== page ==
I have a stash saved for the future that I want to give a meaningful name. While it's possible to pass a message as argument to git stash save, is there a way to add a message to an existing stash?

  • 1
    I recognize that this question is older than the flagged duplicate, but that question has better answers.
    – Michael
    Jul 12 '17 at 21:29

You can directly edit the messages stored in .git/logs/refs/stash.

I know it's probably not ideal, but should work anyway.

  • 5
    The fact that that seems to work is incredibly lucky: the message is also stored in the commit message (stashes are represented internally as commits), and you're of course not changing that.
    – Cascabel
    Nov 14 '11 at 19:22
  • 8
    This doesn't actually change the commit message (see git show stash or git log --all), only the entry in the stash reflog.
    – Zaz
    Aug 6 '14 at 20:13

Yep, there is a way, you can try this:

git stash store -m "your descriptive message here" stash@{1}

This will create a new Stash named stash@{0} with the message as above.
This Stash is same as stash@{1}.

Then you can remove the old stash@{1} above with:

git stash drop stash@{2} # the stash@{1} has become stash@{2} as a new stash has been created.

NOTE: you cannot do this with stash@{0}: git stash store -m "message here" stash@{0} will do nothing.

  • 5
    Why doesn't it work with stash{0}?
    – CharlesB
    Oct 30 '14 at 9:58
  • Actually I don't know, I tried and it didn't work. So I guess that: If this calls on stash@{1}, then it brings a copy of stash@{1} to top of the stack, so when user call git stash apply, he get different result. If this calls on stash@{0}, then later call to git stash apply produces in same result.
    – Ryan Le
    Oct 30 '14 at 10:29
  • 1
    there is git stash save "your message" Jan 23 '17 at 15:32
  • 1
    This should be the accepted answer
    – TxH
    May 17 '19 at 14:38
  • 1
    git stash store is meant to operate on the commit ref output of git stash create i.e. create creates the stash commit, store writes it to .git/logs/refs/stash (i.e. the reflog of /refs/stash). By passing store an existing commit, I believe it is essentially doing the same thing as the accepted answer, which is to just modify .git/logs/refs/stash -- the underlying stash commit stays exactly the same as before. This probably also explains why it doesn't work for stash@{0} -- the head of refs/stash can't also be in the reflog of refs/stash (or something similar anyway).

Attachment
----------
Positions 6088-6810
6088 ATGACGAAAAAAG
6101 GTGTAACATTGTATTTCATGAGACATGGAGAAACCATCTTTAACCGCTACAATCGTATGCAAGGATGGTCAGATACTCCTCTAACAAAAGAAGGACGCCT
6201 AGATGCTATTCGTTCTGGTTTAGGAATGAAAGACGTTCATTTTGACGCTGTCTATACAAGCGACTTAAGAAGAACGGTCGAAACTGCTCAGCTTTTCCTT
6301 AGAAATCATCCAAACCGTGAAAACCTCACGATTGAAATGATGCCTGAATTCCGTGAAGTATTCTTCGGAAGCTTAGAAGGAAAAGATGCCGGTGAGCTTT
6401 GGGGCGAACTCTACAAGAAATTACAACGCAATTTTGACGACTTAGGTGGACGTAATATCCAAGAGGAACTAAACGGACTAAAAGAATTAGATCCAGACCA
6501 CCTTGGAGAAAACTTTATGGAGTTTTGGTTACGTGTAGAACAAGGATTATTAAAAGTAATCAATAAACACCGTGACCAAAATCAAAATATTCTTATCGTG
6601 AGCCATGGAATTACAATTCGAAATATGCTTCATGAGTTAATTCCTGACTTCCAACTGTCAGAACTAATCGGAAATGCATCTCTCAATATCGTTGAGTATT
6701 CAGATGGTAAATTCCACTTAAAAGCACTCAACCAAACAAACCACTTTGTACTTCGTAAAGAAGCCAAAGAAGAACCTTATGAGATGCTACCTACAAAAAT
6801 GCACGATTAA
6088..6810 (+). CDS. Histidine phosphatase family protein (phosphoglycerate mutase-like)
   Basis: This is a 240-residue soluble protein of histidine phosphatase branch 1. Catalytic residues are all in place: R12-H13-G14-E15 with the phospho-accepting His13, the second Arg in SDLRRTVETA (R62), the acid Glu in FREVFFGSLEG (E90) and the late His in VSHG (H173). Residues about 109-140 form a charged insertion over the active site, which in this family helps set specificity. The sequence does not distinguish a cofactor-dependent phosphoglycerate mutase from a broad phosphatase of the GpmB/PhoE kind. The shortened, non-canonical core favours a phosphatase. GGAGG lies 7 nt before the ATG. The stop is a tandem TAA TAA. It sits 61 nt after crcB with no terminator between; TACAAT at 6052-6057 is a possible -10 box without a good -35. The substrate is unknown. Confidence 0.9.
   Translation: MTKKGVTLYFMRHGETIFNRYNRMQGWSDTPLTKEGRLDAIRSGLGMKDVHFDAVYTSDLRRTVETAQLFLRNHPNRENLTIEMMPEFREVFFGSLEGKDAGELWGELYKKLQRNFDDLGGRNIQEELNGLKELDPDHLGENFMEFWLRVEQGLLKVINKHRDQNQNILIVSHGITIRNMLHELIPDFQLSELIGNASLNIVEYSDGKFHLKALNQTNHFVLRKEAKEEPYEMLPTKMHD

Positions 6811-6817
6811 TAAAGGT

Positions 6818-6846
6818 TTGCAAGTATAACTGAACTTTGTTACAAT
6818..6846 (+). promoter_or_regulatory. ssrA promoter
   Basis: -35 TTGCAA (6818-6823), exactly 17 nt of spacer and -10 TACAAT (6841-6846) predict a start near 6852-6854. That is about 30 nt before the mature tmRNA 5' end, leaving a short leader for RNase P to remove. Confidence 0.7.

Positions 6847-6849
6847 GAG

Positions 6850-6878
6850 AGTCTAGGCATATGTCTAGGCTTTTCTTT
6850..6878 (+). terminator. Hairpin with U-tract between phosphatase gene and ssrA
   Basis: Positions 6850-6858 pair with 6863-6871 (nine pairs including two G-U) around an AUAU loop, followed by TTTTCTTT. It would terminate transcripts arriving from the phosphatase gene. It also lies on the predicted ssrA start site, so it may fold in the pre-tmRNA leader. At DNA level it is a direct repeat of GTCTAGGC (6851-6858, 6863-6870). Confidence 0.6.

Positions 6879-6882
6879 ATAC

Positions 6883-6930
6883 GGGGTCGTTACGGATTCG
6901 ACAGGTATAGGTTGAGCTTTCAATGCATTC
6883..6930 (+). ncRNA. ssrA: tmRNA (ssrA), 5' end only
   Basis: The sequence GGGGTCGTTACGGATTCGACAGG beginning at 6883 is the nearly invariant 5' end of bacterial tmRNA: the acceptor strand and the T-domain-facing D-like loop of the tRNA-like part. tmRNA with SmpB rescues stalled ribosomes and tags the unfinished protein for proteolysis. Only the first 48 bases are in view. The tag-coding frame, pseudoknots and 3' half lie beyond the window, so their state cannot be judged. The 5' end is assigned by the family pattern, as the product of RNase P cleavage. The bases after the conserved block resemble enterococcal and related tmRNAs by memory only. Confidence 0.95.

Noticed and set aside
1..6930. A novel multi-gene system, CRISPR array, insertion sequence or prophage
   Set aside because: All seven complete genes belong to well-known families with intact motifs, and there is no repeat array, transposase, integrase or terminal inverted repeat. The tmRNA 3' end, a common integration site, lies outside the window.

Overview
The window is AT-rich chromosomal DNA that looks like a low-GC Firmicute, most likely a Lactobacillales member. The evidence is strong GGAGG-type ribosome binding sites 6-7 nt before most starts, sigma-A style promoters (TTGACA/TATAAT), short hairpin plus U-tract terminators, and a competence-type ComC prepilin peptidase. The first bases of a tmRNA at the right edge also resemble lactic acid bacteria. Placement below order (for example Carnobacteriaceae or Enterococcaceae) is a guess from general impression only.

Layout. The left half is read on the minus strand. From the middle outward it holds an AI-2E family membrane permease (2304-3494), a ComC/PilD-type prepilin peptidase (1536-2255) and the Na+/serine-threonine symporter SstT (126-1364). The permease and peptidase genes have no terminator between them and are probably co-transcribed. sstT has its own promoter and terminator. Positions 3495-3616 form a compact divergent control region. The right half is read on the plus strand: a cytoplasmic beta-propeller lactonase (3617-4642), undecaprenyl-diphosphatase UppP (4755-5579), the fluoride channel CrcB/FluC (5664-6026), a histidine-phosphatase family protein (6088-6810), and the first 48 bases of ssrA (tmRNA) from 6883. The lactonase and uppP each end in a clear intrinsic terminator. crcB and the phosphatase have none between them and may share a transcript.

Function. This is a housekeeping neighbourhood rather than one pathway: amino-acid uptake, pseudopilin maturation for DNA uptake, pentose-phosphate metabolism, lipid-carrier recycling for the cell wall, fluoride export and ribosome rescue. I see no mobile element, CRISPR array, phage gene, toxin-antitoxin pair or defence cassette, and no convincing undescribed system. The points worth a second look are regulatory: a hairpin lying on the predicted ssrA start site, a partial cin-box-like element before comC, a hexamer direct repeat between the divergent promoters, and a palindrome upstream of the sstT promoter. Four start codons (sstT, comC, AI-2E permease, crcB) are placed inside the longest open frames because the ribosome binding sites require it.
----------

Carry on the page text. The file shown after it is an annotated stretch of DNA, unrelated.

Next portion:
– Raman
    Aug 26 '19 at 21:25

(Expanding on manojlds's answer.) The simplest thing to attach a message is indeed to un-stash and re-stash with a message, there is a git stash branch command that will help you doing this.

git stash branch tmp-add-stash-message
git stash save "Your stash message"

The only drawback is that this stash now appears to originate from the tmp-add-stash-message branch. Afterwards, you can checkout another branch and delete this temporary branch.

Of course, this assumes that your working copy is clean, otherwise you can stash the current changes :-)

  • this answer is actually the correct one Jan 23 '17 at 15:33

Not without popping and saving again.

  • 2
    Not that simple if your stashes are across various branch as "popping and saving again" would apply the stashed commit to the current branch (which could fail on merge). If you find yourself with a long list of sashes you probably need to make better use of branching.
    – i3ensays
    Sep 9 '13 at 17:01
  • 3
    @RobertDailey well if you popped the stash and there are merge conflicts, you will very much be pooping yourself.
    – David T.
    May 8 '14 at 21:12
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    there is git stash save "your message" Jan 23 '17 at 15:32

Here's some commands to help you pop and save again as @manojlds suggests:

git stash #save what you have uncommitted to stash@{0}
git stash pop stash@{1} #or another <stash> you want to change the message on
# only if necessary, fix up any conflicts, git reset, and git stash drop stash@{1}
git stash save "new message"
git pop stash@{1} #get back to where you were if you had uncommitted changes to begin with

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